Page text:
Covid vaccine technology ‘could hold the key to pancreatic cancer cure’

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Pancreatic cancer claims 10,000 lives in the UK each year and is the most deadly form of common cancer, with nine out of 10 patients dying within two years of diagnosis

The mRNA technology in Covid vaccines could help fight pancreatic cancer
The mRNA technology in Covid vaccines could help fight pancreatic cancer

The mRNA technology used in Covid vaccines could be key to finding a cure for pancreatic cancer, say reports.

A jab using the same mRNA theory has been designed to prevent tumours returning after surgery, reports The Times.

Half of patients who received the vaccine remained free of pancreatic cancer after 18 months.

The deadly disease claims the lives of nine out of 10 people diagnosed within two years, making it the common cancer with the worst prognosis.

The new vaccine was developed by scientists from the U.S. Working alongside staff from BioNTech, the German company that produced Pfizer’s coronavirus jab.

Pancreatic cancer kills around 10,000 people in the UK each year

Half of patients receiving the vaccine did not have their cancer return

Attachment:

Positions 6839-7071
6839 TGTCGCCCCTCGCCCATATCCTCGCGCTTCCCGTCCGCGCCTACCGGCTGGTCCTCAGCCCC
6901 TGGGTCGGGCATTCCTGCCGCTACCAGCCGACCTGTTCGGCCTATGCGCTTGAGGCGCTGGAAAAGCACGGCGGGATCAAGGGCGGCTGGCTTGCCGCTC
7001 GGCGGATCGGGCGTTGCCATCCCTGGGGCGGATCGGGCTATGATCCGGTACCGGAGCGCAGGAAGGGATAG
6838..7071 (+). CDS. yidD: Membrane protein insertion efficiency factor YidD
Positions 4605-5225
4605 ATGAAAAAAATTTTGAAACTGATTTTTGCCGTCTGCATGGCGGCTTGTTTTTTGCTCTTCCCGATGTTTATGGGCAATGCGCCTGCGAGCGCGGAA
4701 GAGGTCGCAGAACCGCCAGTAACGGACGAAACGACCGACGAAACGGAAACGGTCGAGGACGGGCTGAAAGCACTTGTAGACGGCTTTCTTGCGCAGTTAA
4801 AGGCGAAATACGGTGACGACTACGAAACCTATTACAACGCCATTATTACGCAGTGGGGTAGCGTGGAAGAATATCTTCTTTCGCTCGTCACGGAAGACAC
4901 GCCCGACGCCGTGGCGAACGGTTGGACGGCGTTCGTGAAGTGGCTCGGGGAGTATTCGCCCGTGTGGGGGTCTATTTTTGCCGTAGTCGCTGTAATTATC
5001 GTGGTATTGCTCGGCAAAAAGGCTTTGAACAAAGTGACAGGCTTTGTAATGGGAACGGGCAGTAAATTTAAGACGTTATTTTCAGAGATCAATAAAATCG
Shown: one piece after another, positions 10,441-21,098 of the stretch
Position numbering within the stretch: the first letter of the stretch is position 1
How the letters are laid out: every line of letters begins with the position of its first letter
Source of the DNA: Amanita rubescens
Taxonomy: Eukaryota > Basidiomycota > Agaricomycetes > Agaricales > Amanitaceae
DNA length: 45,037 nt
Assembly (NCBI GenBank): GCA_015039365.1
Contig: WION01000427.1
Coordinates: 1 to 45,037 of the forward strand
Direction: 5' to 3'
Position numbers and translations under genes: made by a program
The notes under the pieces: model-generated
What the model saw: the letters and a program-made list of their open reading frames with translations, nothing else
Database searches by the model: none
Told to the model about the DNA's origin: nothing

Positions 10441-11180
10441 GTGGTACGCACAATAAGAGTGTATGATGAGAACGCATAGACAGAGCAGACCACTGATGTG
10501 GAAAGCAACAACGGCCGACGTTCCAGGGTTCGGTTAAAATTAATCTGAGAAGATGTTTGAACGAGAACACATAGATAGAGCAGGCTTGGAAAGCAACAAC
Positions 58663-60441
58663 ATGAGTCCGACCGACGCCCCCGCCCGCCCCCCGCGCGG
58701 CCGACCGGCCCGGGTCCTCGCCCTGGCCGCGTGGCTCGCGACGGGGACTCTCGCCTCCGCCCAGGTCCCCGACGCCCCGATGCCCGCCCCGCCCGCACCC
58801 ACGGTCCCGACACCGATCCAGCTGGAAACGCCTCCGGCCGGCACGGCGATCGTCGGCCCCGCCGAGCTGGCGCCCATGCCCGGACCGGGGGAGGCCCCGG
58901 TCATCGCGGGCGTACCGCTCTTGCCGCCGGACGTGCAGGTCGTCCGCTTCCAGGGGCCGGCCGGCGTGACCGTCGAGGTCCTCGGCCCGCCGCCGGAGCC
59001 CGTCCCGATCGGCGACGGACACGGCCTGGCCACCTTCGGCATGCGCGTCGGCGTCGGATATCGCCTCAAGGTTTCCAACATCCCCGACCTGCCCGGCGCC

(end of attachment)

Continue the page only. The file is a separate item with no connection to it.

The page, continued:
Getty Images/Image Source)

However, the results of a trial presented at the American Society of Clinical Oncology showed vaccines could train the immune system to kill cells associated with the disease.

A similar trial is currently being run for bowel cancer.

Tumours are able to spread because the immune system fails to identify cancer cells as foreign.

The jab targets pancreatic cancer cells after surgery


Getty Images/Visuals Unlimited)

The new mRNA vaccine programmes the body’s immune system to identify the proteins found on cancer cells and destroy any that remain in the blood stream following surgery.

There were 16 patients involved in the early-stage pancreatic cancer trial, with each given eight doses of the vaccine intravenously following surgery to remove a tumour.

Half of the patients receiving the vaccine remained cancer-free for the duration of the trial.

Pancreatic cancer currently kills nine out of 10 patients within two years of diagnosis


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Of the eight that didn’t, six died after the cancer returned.

Dr Vinod Balachandran from the MSK Cancer Centre in New York, the lead author of the study, said in The Times the “very exciting” results paved the way for other cancer vaccines.

Dr Chris MacDonald of Pancreatic Cancer UK hailed the “genuinely thrilling progress”, adding: “Such a vaccine would be a vital new weapon against the deadliest common cancer.”

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